The reality is that most of todayÕs college campuses have lots of public-use computers and printers scattered throughout. If you look at a tuition bill, there probably is a technology fee applied to defray some of these costs. Nearly every college library will have numerous computers available for student use. TodayÕs college campuses are almost universally networked and your son most assuredly was assigned a college e-mail address and perhaps even storage space on the college computer network. He can use one of the campus computers when necessary and e-mail the work to himself or save it to his storage area. Later he can work with this on the desktop computer in his dorm room.

If you want to be even more confident that your son or daughterÕs work on campus computers is easily transportable, get them a USB flash drive. These non-volatile memory units are small and relatively inexpensive but can hold anywhere from 64 megabytes to a gigabyte of memory. For most students a 256-512Mb stick should be more than ample to allow them to save work on any computer with a free USB port to their flash drive and carry the drive in their pocket or on a lanyard around their neck. Convenience at a cost less than many college text books, a USB flash drive is a campus no-brainer. For adults unfamiliar with the technology these are amazing devices. Smaller than those nifty spy cameras you remember from the movies yet capable of holding huge amounts of data. Furthermore, any computer sold within the last few years (Mac OS X or Win2000/WinXP) will recognize these devices instantly without the need for special drivers. Once plugged into the USB port, the computer sees the device as a removable hard disk. ItÕs so easy you will probably want to get one for yourself too.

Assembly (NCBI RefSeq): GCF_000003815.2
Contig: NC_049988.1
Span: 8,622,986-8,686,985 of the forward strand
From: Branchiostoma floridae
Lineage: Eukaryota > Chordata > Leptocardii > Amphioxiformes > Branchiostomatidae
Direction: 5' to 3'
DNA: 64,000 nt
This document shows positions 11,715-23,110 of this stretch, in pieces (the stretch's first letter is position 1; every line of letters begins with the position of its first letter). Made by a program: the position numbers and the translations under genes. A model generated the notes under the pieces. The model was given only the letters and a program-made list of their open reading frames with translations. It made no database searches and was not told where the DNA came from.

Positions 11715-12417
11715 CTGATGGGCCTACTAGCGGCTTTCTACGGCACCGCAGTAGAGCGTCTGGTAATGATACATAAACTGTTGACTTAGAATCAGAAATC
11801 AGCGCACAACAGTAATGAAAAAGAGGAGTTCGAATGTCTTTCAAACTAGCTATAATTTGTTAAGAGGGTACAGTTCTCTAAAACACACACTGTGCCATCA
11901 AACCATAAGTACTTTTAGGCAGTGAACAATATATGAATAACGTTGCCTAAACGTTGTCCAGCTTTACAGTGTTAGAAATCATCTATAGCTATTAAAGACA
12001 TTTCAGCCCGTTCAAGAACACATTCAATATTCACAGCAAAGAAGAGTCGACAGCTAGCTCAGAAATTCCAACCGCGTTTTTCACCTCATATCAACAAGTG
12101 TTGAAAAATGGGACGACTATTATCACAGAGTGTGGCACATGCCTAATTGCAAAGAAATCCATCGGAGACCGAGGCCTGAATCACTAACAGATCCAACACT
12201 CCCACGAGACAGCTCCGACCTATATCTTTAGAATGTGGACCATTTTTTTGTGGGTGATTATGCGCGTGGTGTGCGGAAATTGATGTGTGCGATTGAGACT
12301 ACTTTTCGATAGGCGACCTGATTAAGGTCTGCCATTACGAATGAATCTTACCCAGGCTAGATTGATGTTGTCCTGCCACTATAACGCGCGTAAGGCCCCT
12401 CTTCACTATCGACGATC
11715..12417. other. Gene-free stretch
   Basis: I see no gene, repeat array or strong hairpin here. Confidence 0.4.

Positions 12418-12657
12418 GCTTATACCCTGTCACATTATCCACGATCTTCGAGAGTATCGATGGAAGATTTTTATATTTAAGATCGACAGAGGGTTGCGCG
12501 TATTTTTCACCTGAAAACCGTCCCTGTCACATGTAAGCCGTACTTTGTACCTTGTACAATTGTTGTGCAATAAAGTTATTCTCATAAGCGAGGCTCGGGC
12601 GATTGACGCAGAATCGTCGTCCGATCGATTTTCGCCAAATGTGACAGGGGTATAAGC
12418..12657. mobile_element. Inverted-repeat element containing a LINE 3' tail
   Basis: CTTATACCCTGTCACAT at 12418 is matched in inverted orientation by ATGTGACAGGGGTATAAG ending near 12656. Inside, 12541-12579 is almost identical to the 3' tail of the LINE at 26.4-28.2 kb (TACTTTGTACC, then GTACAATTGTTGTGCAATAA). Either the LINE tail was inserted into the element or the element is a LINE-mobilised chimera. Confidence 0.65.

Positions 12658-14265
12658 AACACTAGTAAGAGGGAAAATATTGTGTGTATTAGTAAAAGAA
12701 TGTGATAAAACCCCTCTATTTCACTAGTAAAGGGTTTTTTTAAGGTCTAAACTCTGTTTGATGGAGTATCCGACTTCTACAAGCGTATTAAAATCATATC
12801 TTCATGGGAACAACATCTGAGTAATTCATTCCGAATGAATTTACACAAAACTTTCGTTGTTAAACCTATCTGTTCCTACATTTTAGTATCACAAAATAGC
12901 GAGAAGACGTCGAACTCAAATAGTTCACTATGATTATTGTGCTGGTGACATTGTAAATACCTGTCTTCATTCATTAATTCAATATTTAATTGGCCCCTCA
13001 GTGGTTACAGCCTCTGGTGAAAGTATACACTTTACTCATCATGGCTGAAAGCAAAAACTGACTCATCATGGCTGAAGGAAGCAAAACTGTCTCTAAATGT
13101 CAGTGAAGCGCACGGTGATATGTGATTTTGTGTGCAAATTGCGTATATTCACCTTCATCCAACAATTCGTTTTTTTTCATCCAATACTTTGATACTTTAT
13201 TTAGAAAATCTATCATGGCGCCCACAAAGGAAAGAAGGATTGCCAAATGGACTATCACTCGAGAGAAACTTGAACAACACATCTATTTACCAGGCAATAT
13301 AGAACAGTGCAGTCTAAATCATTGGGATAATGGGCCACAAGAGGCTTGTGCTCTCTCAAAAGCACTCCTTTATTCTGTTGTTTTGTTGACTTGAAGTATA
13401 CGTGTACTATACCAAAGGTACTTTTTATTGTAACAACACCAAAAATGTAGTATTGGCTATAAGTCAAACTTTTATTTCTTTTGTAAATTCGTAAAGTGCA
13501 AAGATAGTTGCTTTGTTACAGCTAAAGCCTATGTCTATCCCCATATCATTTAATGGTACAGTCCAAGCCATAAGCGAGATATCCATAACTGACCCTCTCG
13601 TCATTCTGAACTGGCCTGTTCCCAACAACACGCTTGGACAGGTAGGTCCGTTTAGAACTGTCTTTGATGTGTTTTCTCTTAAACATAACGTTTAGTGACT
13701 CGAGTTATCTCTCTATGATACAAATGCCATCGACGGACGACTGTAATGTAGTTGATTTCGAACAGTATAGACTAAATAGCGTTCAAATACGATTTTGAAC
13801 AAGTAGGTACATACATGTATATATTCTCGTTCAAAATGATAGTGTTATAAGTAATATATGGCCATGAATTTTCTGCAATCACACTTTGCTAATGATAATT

I am sending my son off to school with his powerful desktop and two USB flash drives and he seems happy with the plan. I guess if I wanted to reduce the power of the computer significantly, I could have purchased a bargain laptop for about the same money but I would have been short-changing him of important functionality. Before you make the decision for yourself, check out the real price of a laptop configured to your studentÕs needs and compare it to how much desktop computer the same money could buy. Then figure the desktop will almost always outlive the laptop and will cost less to repair over that lifespan. You do the math and have a candid talk with your son and daughter about the realities of college life and IÕll bet you can see the wisdom in skipping the laptop for students.

When they finish school and step out into real life (and presumably a job) your college graduate may well decide to purchase a laptop for themselves or, better yet, their employer may do it for them. Either way the prognosis for the lifespan of that deferred laptop is undoubtedly much better — reflecting maturity, judgment and the real-life consequences of irresponsible laptop care. And remember, just like cars, kids tend to take better care of any computer they bought with their own hard-earned cash than one given to them. Your student will experience fewer problems if he or she shares in both the original investment and the cost of maintenance and upgrades.

Good Luck to parent and student alike.


Mike Kroll operates Dr. Mike Computer Therapist, a small computer shop in Galesburg where he daily provides therapy to all sorts of computers. You can reach him by e-mail at <>